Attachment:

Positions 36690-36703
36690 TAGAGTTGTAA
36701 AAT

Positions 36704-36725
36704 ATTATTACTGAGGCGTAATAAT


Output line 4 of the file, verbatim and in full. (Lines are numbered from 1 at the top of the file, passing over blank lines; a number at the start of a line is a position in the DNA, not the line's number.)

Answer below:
Positions 36704-36725